NZ Leader Calls Pregnancy Questions 'Unacceptable'
Youngest-ever Labour leader grilled about plans to start family
By Michael Harthorne,  Newser Staff
Posted Aug 2, 2017 3:47 PM CDT
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New Zealand Labour Party leader Jacinda Ardern, center, answers questions from reporters on Tuesday, Aug. 1, 2017, in Wellington, New Zealand.   (AP Photo/Nick Perry)

(Newser) – The newest leader of New Zealand's Labour Party says it's "totally unacceptable" for women to be grilled in the workplace over whether or not they plan to have children after she faced similar questioning during multiple interviews in her first two days on the job. The BBC reports 37-year-old Jacinda Ardern was elected leader of the Labour Party on Tuesday, becoming the second woman and youngest person to hold the position. Ardern has in the past talked about how she has to think hard about career choices because of her desire to have children. She addressed the issue again during an interview Tuesday and didn't seem fazed by it, but during a second interview Wednesday she fought back against such questioning.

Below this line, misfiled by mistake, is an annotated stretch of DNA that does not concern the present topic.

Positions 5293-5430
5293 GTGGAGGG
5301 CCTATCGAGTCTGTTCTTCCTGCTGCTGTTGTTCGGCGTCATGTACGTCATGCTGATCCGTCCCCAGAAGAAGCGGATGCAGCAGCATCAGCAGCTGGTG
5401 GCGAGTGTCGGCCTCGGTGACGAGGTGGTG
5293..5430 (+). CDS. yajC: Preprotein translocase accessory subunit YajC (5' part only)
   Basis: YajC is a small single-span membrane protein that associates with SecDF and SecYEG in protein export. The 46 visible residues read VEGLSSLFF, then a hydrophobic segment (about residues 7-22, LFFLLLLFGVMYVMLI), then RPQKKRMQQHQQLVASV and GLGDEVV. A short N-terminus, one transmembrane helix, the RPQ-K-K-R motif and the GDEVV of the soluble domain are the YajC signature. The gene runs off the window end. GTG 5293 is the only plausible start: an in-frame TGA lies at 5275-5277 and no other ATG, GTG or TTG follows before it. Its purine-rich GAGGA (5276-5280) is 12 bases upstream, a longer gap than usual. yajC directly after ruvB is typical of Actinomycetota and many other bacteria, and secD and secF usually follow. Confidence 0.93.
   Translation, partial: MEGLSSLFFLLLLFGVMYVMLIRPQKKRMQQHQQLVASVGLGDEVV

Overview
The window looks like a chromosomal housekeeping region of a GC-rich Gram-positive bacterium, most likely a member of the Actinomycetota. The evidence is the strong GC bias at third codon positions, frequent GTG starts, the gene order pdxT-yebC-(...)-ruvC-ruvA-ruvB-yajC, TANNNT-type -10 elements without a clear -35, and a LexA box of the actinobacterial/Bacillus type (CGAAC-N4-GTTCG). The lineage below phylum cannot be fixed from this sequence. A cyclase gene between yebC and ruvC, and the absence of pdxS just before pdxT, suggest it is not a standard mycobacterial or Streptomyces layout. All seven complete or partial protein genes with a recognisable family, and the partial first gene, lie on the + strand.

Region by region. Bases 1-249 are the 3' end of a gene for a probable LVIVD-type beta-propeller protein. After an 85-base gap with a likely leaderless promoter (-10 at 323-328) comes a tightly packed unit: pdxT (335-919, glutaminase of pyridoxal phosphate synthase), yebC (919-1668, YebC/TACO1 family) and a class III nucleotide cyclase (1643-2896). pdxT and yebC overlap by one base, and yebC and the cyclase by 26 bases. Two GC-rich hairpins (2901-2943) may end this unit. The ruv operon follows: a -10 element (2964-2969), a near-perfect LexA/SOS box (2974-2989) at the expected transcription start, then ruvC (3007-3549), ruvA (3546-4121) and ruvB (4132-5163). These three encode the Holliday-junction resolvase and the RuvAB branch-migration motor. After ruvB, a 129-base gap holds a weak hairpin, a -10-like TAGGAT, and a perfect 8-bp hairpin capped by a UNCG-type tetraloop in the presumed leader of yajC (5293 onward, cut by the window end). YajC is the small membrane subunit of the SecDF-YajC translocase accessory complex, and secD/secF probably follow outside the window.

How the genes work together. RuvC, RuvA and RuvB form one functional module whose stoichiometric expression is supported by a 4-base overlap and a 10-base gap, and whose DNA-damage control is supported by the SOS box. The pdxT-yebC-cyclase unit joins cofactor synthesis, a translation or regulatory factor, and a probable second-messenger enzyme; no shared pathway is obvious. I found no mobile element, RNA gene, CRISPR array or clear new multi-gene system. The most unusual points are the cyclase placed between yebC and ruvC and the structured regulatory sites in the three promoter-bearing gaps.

"If you are the employer of a company you need to know that type of thing from the woman," The AM Show host Mark Richardson said during that interview, adding it's a "legitimate question" for Ardern if she plans on becoming prime minister, the New York Times reports. "It is totally unacceptable in 2017 to say that women should have to answer that question in the workplace," Ardern responded, pointing out that discriminating against potential hires based on pregnancy or plans to become pregnant has been illegal in New Zealand for decades. "It is a woman's decision about when they choose to have children," CNN quotes Ardern as saying. "It should not predetermine whether they should have a job." Richardson's questioning drew scorn from around New Zealand, with both current and past prime ministers condemning it and speaking up for Ardern's right to privacy.

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